Scotland would face “austerity until doomsday” if the country became independent, former prime minister Gordon Brown has said.
He issued the warning as he called for politicians north and south of the border to increase investment in the NHS.
Mr Brown said the health service needed an injection of new cash similar to that provided by Tony Blair’s Labour government when it doubled NHS spending between 1997 and 2010.
Speaking at a Labour rally for the NHS in Glasgow, Mr Brown, who served as chancellor under Mr Blair, recalled: “In 1997 when we came into power, the National Health Service was dying on its feet.
“So we had to take action and we did put in the biggest single tax rise in history – £9 billion extra for the National Health Service, health service spending rising by 5 per cent a year as a result of it, 30,000 more doctors, 80,000 more nurses, half the hospitals in this country rebuilt or repaired, so that they were fit for the modern era.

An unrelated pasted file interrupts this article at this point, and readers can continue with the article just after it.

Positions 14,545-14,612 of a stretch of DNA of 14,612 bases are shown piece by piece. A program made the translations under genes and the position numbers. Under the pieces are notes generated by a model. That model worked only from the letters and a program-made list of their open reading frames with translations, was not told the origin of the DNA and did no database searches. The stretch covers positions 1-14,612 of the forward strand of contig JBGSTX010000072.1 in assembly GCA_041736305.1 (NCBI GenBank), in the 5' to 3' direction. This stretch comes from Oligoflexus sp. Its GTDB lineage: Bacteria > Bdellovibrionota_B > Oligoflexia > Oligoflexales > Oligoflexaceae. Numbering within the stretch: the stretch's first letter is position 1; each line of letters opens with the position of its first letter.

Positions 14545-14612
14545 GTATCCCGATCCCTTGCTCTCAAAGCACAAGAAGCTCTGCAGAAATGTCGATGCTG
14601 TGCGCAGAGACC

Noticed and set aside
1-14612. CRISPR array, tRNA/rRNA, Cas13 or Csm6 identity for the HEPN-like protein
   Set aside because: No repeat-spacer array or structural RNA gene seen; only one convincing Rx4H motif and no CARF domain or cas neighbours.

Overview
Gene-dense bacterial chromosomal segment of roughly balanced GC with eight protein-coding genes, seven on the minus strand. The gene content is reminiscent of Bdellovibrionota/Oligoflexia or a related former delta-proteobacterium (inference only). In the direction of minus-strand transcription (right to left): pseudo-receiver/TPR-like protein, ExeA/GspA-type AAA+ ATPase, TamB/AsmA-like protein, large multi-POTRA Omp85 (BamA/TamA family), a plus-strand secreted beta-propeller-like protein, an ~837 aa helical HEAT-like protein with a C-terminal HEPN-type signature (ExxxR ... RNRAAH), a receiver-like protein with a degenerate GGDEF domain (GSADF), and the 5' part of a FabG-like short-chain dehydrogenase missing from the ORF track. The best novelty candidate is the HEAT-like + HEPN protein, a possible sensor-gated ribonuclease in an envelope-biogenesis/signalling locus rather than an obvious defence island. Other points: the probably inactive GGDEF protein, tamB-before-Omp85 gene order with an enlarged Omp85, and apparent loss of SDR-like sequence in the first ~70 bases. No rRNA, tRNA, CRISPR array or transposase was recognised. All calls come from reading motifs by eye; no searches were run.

“I believe that this is what we have got to do again.”
Mr Brown said under the Tories in Westminster and the SNP at Holyrood, the NHS had seen its worst decade for spending growth since its creation in 1948.
He warned: “You look now at the Scottish National Party’s proposals for independence, they will not be spending money on the health service this decade.”